Women in the House, driverless Tube trains and all-year schools

Has feminism stalled? I've complained before that politics doesn't reflect the real world, and the antics at last week's PMQs show that nothing has changed


Images of women that stick in your mind for all the wrong reasons: Ed Miliband lining up his female MPs and shadow ministers for last week's Prime Minister's Questions, objectifying them and totally missing the point; Samantha Cameron (successful businesswoman), Frances Osborne and Ffion Hague (both successful authors) photographed dollied up in evening clothes on the arms of their husbands at a Tory fund-raising ball last week.

The beautiful and talented Kristin Scott Thomas, starring with Ralph Fiennes' in the new Dickens movie as the mother (in a frumpy wig) of his young lover, complains that at 53, all she gets are supporting roles, "where it's not about me but the man and woman elsewhere … it gets very lonely". Ralph, her screen lover in the English Patient, is still allowed to have sexual potency on screen – she's not.

Has feminism stalled? I've complained before that politics doesn't reflect the real world, and the antics at last week's PMQs show that nothing has changed. Look at the numbers – just 34 per cent of Labour MPs are female, and 16 per cent of Tories. Shocking. It feel as if every week another female MP decides that she's had enough, depleting numbers even further. I can't understand why Cameron and co (and let's not forget the Liberal Democrats with their weird attitude to sexual harassment) fail to see that women are fundamental to their success.

For the electorate, the battle has been won; turn on the television, and women take centre stage. From Emmerdale and EastEnders to Corrie, modern soaps are built around strong characters that the audience can relate to. My favourite dramas, The Bridge, Borgen, Homeland and Stella, are constructed around difficult women. Sadly the cinema, like Westminster, seems mired in a bygone age, believing that men of 60 can pull girls young enough to be their granddaughters.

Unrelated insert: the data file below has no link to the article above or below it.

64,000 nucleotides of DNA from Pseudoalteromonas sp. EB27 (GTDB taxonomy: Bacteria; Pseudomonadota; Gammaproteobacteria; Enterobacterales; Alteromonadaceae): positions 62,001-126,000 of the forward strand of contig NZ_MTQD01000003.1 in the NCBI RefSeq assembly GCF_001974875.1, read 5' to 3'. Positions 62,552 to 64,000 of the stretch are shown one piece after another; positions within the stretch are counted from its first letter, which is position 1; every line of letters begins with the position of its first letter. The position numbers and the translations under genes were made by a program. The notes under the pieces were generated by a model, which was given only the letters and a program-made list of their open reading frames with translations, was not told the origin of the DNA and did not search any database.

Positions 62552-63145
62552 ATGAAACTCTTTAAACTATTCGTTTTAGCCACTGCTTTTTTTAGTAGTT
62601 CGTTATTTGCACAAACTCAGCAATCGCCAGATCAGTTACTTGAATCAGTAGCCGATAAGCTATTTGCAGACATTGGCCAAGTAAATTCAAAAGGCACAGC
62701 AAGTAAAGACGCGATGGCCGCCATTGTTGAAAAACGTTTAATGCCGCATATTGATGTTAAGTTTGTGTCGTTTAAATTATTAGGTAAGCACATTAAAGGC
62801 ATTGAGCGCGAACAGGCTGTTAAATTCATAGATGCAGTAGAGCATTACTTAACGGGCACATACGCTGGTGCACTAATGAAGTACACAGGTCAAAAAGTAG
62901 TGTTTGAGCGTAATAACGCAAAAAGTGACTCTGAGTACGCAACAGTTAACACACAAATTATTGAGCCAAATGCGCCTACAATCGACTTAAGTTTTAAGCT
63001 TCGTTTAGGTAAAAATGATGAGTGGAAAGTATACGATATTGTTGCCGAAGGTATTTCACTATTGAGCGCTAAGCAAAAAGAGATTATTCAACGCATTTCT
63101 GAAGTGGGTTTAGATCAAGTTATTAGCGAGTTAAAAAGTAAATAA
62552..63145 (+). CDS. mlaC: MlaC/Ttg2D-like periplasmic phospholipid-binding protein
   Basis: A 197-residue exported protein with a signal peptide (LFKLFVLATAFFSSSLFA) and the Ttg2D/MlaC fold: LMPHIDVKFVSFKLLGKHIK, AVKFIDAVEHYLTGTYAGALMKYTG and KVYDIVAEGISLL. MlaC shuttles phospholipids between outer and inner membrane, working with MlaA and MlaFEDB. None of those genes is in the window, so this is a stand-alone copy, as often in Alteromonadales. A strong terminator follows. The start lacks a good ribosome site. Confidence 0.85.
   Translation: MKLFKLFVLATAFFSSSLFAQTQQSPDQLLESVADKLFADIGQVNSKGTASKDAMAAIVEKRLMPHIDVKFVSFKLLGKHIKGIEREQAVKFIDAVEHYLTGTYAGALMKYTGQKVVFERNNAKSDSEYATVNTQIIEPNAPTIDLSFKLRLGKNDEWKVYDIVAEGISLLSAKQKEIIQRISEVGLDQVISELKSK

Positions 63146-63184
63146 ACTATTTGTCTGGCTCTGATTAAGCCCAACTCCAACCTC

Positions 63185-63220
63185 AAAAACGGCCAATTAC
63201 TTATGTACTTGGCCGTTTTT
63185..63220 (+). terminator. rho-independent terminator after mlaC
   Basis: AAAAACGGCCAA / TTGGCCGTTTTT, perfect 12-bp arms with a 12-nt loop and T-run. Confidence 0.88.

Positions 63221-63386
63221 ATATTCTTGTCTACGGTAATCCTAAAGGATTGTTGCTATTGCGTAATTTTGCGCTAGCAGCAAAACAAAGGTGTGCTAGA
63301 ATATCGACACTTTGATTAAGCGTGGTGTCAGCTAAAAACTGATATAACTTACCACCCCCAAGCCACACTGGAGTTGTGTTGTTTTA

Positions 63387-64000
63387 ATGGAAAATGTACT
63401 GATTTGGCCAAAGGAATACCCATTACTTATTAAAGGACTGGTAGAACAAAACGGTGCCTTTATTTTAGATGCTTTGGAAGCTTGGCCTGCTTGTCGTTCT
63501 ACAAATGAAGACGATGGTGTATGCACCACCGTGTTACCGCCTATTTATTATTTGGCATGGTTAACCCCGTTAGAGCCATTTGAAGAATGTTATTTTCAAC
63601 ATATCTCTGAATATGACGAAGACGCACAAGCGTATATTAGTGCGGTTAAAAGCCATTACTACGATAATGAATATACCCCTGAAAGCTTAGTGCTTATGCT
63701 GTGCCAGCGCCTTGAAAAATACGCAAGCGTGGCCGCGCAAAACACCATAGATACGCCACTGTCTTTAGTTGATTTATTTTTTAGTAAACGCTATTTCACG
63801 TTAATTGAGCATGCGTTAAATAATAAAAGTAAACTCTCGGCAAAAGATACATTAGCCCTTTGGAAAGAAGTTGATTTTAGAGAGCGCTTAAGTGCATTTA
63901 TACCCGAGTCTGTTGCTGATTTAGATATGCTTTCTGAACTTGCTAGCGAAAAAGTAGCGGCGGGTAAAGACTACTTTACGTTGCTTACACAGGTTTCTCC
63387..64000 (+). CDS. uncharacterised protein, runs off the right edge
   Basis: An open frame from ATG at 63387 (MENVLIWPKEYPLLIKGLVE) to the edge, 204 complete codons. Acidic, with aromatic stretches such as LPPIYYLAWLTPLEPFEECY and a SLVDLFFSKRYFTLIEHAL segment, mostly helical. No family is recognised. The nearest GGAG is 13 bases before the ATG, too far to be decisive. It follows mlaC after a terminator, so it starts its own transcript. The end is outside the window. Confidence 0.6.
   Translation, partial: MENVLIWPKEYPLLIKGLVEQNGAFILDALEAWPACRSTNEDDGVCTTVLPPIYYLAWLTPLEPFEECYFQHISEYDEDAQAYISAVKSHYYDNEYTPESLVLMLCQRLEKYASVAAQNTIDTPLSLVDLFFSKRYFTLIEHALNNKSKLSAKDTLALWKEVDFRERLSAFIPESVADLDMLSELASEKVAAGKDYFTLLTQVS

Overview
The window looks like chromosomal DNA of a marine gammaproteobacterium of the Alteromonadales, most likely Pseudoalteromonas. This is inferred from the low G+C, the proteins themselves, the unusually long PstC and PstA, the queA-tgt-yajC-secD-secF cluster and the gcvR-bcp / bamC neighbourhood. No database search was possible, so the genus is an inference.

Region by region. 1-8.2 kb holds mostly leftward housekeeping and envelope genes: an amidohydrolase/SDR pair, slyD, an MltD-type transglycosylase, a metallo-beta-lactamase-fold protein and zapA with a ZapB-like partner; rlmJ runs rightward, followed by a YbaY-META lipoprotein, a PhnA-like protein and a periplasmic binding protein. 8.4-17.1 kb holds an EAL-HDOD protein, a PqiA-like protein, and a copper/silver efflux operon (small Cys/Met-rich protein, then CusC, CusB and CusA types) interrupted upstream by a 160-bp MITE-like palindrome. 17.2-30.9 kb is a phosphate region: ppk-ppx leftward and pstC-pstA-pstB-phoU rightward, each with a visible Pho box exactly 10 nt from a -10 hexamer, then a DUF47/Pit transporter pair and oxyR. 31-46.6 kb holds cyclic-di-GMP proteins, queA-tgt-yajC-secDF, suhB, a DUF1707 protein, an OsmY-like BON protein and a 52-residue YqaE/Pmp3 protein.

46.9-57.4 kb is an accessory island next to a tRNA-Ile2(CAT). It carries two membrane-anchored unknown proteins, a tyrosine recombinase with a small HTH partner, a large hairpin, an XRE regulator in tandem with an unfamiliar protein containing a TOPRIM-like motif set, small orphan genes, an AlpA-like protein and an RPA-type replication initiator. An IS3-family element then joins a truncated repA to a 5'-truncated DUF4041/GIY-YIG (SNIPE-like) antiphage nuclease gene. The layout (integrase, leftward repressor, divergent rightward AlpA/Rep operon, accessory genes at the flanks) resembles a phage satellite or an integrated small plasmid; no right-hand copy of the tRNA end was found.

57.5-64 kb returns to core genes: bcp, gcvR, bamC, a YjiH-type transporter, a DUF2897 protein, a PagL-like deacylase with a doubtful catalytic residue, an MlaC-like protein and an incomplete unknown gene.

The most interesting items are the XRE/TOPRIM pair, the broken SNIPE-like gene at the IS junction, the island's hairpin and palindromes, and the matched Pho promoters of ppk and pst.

Feminism has adapted to the times; which is why canny old bird Madonna linked up with Pussy Riot to reinvigorate her brand (she is the ultimate psychic vampire), to the disgust of some band members who claim her introduction to the group at a charity concert in New York undermined the original intentions of the collective, which was set up to stage illegal performances in public places. Pussy Riot aren't punks, but subversive performance artists, and having Madonna's blessing sanitises their message. We can argue about whether or not Beyoncé and Miley Cyrus are feminists as they claim, but both convey a strong message of women in control to their millions of fans.

So why is politics such a backwater? The people who make decisions about the big issues that affect our lives – from health to environment, to housing and social care – are overwhelmingly male. You can tell me that it doesn't matter – that we need the right decisions, not ones made by a box-ticking quota system – but I will never believe you. In every aspect of my life, I see women doing well. But when it comes to democracy, women seem unable to take strength from Beyoncé and co and find a way to destroy the smug male-ocracy. Why should we have to sign up to their rules when we should be making our own?

Tube boob